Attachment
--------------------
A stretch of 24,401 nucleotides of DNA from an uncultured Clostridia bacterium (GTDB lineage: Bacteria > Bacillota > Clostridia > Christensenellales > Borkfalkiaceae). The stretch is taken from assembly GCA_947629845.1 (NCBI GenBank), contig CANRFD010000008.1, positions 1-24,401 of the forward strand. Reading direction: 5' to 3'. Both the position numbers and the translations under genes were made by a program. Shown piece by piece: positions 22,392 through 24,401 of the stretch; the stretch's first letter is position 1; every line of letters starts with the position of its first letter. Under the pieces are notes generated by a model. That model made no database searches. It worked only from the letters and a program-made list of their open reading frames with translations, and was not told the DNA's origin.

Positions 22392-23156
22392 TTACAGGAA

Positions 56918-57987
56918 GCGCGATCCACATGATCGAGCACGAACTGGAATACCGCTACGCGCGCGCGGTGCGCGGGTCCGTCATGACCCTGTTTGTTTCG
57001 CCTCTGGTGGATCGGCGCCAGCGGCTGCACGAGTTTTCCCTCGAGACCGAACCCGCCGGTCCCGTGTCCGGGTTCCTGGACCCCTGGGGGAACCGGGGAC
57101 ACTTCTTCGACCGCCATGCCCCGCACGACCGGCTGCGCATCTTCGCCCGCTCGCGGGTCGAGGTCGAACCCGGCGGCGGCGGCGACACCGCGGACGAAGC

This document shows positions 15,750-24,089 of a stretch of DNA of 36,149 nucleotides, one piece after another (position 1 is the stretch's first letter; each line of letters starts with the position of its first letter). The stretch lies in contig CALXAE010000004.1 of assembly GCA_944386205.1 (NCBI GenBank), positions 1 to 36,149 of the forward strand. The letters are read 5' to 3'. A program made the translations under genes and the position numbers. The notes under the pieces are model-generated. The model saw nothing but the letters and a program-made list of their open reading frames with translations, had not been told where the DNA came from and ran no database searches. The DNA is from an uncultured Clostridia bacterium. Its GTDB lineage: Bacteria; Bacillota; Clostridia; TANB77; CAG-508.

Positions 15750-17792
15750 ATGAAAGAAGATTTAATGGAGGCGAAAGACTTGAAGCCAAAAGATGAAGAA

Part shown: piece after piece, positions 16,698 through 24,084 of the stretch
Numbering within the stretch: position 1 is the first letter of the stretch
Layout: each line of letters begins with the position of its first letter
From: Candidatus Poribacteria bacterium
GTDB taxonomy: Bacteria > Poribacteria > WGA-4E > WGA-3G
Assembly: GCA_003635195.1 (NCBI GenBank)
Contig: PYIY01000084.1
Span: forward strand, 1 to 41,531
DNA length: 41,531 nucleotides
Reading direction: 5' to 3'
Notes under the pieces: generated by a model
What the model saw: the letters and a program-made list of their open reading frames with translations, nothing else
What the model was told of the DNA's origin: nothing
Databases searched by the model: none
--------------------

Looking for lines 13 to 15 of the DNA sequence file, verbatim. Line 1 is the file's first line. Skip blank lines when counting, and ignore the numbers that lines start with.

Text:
Layout: each line of letters begins with the position of its first letter
From: Candidatus Poribacteria bacterium
GTDB taxonomy: Bacteria > Poribacteria > WGA-4E > WGA-3G